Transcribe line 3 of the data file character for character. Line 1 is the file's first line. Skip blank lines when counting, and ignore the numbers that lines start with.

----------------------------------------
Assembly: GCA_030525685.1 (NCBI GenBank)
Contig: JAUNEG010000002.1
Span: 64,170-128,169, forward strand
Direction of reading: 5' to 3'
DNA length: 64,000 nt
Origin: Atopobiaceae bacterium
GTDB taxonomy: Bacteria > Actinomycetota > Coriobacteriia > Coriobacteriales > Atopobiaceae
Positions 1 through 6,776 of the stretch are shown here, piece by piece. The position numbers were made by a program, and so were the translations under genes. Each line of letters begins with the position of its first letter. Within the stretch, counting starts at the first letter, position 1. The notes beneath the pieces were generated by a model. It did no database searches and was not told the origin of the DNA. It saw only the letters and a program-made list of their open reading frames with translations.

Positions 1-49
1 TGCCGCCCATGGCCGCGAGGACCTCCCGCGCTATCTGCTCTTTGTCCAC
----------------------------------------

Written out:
Span: 64,170-128,169, forward strand